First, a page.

Abacus: why we’ve chosen agri

Torsten Böhler, managing director of investment banking firm Abacus Emerging Markets, reveals why it has chosen agribusiness as a sector of focus.

Torsten Böhler, managing director of specialist investment banking firm Abacus Emerging Markets, reveals why Abacus has chosen agribusiness as one of its sectors of focus.

Abacus has just received its financial services authorisation. What made you choose agribusiness as one of your four main sectors of focus? 

The disparity between demand and supply for agricultural land is very severe. This fact, combined with increasing interest in agriculture from Western Europe and the increasing prominence of food security concerns in the Middle East and Asia, meant that agribusiness was on our radar. Getting access to these assets is often difficult, however, so we saw an opportunity for us to facilitate relationships.

We have great access into Australia, for example, that we hope to leverage for our clients. We are already starting to work with a number of agri managers in Australia and New Zealand.

Torsten Böhler, Abacus Emerging Markets
Torsten Böhler

Why is it hard to access agricultural assets?

A lot of farming and agribusinesses are very fragmented which makes it hard for institutional investors to get to. The investment structures available for investors into these markets are also unsuitable for many so this provides an opportunity for us as well to help develop more attractive structures.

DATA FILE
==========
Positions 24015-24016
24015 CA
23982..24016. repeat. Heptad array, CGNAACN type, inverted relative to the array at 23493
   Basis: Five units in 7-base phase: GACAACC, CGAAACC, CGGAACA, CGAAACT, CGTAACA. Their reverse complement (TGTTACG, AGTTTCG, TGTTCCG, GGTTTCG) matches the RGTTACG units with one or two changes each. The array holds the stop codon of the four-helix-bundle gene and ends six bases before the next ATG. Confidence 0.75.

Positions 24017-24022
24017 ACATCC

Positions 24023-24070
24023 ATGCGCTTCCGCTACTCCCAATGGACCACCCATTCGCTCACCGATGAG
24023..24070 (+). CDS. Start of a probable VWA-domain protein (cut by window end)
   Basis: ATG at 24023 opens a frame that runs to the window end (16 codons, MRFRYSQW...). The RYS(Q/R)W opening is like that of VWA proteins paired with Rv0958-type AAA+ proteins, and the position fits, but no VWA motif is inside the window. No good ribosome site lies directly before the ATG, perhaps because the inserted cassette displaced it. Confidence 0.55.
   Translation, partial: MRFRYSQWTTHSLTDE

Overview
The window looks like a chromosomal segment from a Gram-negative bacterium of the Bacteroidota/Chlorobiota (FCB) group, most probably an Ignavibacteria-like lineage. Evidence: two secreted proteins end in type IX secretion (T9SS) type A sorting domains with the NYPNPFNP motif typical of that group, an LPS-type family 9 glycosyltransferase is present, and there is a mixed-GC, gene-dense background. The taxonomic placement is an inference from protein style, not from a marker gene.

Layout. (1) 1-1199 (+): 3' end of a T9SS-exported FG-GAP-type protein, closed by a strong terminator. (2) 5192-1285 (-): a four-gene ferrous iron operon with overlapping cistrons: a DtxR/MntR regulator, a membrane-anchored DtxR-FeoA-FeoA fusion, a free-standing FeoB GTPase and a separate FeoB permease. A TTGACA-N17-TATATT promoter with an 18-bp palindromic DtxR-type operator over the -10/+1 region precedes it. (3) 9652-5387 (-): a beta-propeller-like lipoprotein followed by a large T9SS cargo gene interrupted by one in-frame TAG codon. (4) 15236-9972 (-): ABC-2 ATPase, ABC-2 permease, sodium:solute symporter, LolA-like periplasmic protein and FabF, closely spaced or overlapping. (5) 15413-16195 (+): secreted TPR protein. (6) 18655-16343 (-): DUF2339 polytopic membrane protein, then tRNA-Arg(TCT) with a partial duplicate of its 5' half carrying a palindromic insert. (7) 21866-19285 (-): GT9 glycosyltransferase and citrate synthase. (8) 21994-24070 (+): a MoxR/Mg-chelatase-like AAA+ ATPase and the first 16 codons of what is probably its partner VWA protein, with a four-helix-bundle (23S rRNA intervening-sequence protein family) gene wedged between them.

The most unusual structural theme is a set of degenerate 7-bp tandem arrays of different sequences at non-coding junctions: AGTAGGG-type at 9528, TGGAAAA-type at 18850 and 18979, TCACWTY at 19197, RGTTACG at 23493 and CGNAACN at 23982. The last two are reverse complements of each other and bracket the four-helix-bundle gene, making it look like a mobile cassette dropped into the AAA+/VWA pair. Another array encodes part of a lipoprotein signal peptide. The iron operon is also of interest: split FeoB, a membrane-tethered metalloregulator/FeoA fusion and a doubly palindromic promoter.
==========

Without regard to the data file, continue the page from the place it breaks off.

Which sides of the agri investment market do you intend to get involved in?

We may act as a placement agent for some asset managers or we could even get involved on the management side in due course.

What are the biggest obstacles to developing an agri investment business? 

One of the biggest challenges is education. We hear that infrastructure is still hard for investors to get their head around so you can only imagine how much more difficult agriculture could be. So it will need education.

Another challenge is that agriculture does not really lend itself to major institutions in its pure form because farm investments are relatively small in comparison to other asset classes. It will not make sense for many to write a $20 million to $40 million ticket so they need another access route. It’s not as easy as a consolidation play. I think for the industry to really take off and evolve to the next level it will need much large-sized tickets.

Time zones can also make transactions difficult and do not help potential investors feel comfortable with their prospective investment. How can they manage it from here?

There is also almost too much choice which makes it difficult to deploy money. There is crop land, fisheries, agtech, supply chain agribusinesses, forestry, livestock and so on. It is still a very broad asset class. And because investors have been slow to pick it up, they don’t have the necessary expertise to build up their exposure.